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First Sweden Fire Victims Buried

November 4, 1998

STOCKHOLM, Sweden (AP) _ Nine of the 63 young people who died in a Swedish dance hall fire were buried together in a ceremony that attracted thousands of mourners Wednesday.

In a Muslim burial ground in a suburb of Goteborg, 300 miles southwest of Stockholm, the nine white coffins lay on stands side-by-side in front of an enormous crowd that had gathered in gray, near-freezing weather.

Most of the estimated 400 people at the dance last Thursday were immigrants or of immigrant parents, primarily Muslims.

A spokesman for the national association of Iranian immigrants, Saied Taghavi, said they had decided to conduct their own investigation of the fire.

``We don’t want to declare that we don’t trust in the authorities,″ he said. ``But the experiences of the Estonia and the murder of Palme show that this is needed.″

The investigation of the killing of Prime Minister Olof Palme 12 years ago has been widely criticized _ a man was convicted of the killing but that was overturned for insufficient evidence _ and there has been wide dissatisfaction with the three-nation commission that investigated the 1994 sinking of the ferry Estonia, in which 852 people died.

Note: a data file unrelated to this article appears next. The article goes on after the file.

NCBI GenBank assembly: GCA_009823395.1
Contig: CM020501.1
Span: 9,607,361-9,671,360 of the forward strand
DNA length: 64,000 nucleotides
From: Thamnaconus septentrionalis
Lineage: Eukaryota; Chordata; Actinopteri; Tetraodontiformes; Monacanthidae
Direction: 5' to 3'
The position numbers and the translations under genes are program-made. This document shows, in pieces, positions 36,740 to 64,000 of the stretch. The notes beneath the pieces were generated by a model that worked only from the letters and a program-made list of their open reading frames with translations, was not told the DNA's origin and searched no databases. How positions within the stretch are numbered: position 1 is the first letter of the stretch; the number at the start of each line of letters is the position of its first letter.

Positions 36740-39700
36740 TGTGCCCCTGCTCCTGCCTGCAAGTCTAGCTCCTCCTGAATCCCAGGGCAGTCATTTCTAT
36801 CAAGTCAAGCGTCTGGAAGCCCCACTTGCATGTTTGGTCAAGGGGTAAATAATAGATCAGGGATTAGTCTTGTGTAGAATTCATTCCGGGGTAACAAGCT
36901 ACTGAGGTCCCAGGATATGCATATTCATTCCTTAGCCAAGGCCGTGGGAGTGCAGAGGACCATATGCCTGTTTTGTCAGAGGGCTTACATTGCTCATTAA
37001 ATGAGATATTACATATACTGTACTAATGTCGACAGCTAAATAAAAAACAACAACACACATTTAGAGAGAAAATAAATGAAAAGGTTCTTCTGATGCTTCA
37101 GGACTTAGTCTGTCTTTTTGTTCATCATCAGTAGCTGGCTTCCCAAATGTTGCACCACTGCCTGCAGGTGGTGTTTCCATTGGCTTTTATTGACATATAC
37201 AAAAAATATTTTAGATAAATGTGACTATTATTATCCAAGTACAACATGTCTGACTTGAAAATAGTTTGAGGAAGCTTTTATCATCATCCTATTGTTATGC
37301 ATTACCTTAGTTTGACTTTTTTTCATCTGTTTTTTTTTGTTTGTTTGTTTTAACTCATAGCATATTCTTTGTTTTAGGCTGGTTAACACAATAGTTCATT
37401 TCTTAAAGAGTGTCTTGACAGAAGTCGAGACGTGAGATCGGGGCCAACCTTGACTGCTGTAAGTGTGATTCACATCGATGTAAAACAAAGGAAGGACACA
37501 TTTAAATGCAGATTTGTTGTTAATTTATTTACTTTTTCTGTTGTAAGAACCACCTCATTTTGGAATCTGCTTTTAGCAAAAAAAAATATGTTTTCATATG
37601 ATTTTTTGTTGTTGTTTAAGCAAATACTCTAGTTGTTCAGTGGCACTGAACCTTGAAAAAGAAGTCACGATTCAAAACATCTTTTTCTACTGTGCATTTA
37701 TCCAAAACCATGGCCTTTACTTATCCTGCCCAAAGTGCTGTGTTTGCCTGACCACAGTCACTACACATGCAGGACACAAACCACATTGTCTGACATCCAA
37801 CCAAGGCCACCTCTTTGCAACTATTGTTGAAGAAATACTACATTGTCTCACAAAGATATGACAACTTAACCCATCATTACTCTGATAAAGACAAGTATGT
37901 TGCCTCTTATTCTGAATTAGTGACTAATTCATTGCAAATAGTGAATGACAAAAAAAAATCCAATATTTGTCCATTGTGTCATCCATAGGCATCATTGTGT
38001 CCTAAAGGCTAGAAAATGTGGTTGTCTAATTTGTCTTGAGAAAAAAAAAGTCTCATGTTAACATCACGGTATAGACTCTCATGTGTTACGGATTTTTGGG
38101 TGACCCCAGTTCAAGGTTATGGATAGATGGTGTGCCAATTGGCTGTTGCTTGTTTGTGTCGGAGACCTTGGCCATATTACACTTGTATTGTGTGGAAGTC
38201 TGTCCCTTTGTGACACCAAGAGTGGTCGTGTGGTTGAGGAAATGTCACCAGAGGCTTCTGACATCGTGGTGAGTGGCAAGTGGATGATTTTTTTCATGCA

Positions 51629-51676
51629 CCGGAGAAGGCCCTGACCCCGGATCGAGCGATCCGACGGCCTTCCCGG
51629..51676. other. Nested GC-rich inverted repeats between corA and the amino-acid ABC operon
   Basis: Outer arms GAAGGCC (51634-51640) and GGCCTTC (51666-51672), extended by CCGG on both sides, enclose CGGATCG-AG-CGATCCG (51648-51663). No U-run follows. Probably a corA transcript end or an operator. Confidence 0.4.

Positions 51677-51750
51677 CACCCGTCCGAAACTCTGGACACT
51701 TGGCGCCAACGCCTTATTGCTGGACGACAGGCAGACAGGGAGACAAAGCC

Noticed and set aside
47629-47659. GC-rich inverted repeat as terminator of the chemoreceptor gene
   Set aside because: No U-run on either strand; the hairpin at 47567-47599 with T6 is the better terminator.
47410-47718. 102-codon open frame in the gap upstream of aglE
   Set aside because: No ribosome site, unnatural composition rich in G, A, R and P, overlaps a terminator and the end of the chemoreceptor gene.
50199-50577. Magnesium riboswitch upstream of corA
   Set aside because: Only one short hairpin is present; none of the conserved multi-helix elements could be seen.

Police have not determined the cause of the fire that raged through the second-floor dance hall. Dissatisfaction with the investigation grew Tuesday after investigators found a body that had laid in the charred ruins for five days, undetected as searchers and even Prime Minister Goeran Persson went through the building.

Police say they still don’t know exactly where the fire began, but more signs are pointing to the emergency exit stairway, Goteborg police spokesman Bengt Staaf told a news conference Wednesday.

Many chairs and other wooden items reportedly were stored in the stairway. The fire blocked that exit, forcing the panicked dancers to either attempt to flee down the one remaining stairway or jump out of second-story windows.

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